…who do we appreciate?
Today is considered the birthday of Cheer-leading.
Johnny Campbell is considered the first cheerleader. He revved UP the crowd and spurred the team to victory at the University of Minnesota back in 1898.
Johnny was a med student, the team had had a long string of losses, and he decided it was time to do something about it.*
Cheer leading has changed over the years. Early on, it was an all male activity.
Now, unless it’s at the college level, most cheerleaders are female.
It’s changed in other ways as well.
Back in the day, they looked like this…
Now, we have this…
Less fabric aside, there are other changes. It is defined as an intense physical activity based on organized routines. Some would like to call it a sport.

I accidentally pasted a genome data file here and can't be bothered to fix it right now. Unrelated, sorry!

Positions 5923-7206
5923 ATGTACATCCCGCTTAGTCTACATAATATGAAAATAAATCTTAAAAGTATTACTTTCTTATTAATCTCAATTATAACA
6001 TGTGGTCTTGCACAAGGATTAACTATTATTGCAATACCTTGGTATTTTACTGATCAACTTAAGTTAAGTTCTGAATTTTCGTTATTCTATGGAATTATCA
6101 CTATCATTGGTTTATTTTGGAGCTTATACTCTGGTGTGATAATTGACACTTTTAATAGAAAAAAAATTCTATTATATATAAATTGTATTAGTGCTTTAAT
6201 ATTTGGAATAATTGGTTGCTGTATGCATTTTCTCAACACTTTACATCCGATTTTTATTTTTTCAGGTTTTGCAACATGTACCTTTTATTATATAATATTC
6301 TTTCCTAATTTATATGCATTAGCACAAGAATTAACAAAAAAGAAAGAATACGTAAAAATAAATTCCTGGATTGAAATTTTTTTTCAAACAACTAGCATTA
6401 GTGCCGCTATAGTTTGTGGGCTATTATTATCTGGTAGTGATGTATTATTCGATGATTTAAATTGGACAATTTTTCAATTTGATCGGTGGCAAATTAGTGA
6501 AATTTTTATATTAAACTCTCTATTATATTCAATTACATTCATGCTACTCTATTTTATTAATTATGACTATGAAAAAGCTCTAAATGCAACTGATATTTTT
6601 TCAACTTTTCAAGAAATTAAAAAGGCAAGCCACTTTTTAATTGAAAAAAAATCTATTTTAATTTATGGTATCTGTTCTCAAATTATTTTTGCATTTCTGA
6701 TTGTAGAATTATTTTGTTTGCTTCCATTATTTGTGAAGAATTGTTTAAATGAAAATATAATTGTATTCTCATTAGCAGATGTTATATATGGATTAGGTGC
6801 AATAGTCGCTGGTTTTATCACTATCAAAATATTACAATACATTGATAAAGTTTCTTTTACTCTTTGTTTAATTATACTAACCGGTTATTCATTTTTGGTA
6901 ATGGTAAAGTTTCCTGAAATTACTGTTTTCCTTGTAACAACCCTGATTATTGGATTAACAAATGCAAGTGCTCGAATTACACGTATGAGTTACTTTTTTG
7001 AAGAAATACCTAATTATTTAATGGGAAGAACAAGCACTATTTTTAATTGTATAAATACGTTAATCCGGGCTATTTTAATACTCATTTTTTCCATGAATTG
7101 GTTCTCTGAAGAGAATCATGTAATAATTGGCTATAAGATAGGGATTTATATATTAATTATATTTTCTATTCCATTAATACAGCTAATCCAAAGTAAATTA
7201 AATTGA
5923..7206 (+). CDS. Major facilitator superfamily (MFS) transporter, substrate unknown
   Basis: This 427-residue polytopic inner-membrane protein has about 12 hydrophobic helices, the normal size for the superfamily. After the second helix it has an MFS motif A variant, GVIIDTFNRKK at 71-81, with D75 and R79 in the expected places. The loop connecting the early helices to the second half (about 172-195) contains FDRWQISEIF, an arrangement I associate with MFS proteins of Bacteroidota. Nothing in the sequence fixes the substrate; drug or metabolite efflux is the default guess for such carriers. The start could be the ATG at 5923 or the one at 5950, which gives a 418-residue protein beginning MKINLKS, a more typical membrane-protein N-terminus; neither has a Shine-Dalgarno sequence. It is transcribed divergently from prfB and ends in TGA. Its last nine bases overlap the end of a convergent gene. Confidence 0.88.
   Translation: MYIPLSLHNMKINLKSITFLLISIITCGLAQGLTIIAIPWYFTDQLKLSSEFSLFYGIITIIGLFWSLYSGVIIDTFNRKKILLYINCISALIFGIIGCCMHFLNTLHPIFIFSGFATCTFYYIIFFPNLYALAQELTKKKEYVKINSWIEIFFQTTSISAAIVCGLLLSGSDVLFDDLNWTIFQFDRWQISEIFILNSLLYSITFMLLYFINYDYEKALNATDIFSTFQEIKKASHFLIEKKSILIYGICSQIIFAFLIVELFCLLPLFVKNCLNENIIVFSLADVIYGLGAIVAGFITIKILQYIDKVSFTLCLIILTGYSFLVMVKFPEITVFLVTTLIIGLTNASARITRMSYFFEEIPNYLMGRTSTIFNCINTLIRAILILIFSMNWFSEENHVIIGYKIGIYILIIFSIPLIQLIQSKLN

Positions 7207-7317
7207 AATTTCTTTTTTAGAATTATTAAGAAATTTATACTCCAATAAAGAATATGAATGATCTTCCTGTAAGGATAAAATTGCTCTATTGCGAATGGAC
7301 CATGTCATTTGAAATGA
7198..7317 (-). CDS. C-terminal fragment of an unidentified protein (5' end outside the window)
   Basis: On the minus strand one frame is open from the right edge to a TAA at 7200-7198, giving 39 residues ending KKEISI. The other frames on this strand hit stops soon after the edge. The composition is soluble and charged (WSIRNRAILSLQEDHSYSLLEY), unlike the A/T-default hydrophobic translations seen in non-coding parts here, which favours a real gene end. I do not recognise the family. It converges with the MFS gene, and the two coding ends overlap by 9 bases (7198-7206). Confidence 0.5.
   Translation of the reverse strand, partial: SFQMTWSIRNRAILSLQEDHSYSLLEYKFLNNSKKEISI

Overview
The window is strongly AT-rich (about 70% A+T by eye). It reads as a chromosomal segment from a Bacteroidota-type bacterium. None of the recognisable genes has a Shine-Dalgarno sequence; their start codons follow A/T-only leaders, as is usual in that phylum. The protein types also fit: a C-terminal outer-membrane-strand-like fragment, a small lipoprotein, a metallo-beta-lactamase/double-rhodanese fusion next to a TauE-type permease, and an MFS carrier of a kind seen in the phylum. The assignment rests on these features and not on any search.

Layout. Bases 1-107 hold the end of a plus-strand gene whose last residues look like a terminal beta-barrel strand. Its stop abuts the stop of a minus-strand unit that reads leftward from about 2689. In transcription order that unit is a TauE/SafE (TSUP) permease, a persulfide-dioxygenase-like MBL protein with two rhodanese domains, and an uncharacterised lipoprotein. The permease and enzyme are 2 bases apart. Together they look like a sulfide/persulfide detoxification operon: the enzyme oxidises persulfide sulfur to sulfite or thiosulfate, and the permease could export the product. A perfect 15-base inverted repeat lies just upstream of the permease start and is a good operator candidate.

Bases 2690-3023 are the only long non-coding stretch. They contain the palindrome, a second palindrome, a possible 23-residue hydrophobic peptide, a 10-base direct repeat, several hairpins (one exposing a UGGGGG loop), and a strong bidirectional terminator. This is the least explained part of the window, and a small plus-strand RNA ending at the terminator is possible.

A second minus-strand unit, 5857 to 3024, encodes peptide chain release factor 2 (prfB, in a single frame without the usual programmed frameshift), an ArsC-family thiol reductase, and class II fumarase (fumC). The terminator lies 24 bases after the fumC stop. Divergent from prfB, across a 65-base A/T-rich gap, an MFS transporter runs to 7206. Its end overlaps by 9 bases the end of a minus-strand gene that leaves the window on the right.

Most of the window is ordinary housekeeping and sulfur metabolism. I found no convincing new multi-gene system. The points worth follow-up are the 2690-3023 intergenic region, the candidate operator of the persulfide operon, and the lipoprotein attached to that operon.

Back in the day, girls tried out for cheer leading in High School, made the squad or didn’t, and life moved on.
Now, there are college scholarships for cheer leading, gymnastics are involved, and you have to have a decent GPA to stay on the squad.
In High School it’s less of a popularity contest than a talent search. Back in the day, only the pretty, popular girls were cheerleaders.
And for some, it was a launching pad to stardom. Paula Abdul was a cheerleader and honor student at Van Nuys High, she went on to be a Laker girl, dancer, choreographer, and freak show on American Idol.
George W. Bush was a cheerleader, as were IKE and Ronald Reagan.
Annie Potts, Reba, Ann Margaret, Kim Bassinger, Halle Berry (also a Miss Ohio), Jack Lemon, Trent Lott, Sybil Shepherd, Sissy Spacek, Rita Wilson, Kirk Douglas, Jimmy Stewart, and Meryl Streep also shook their pom-poms for a season or two.
Cheer leading is as American as Chevrolet, Baseball and Apple Pie, and though we often make fun of it, deride it, and make scandalous comments about the squad, Football wouldn’t be Football with out it!
So, there, Sis Boom Bah!
*Johnny Campbell went on to become a Physician, never missed a home game at Minnesota until his tragic death in a car accident on November 24, 1936,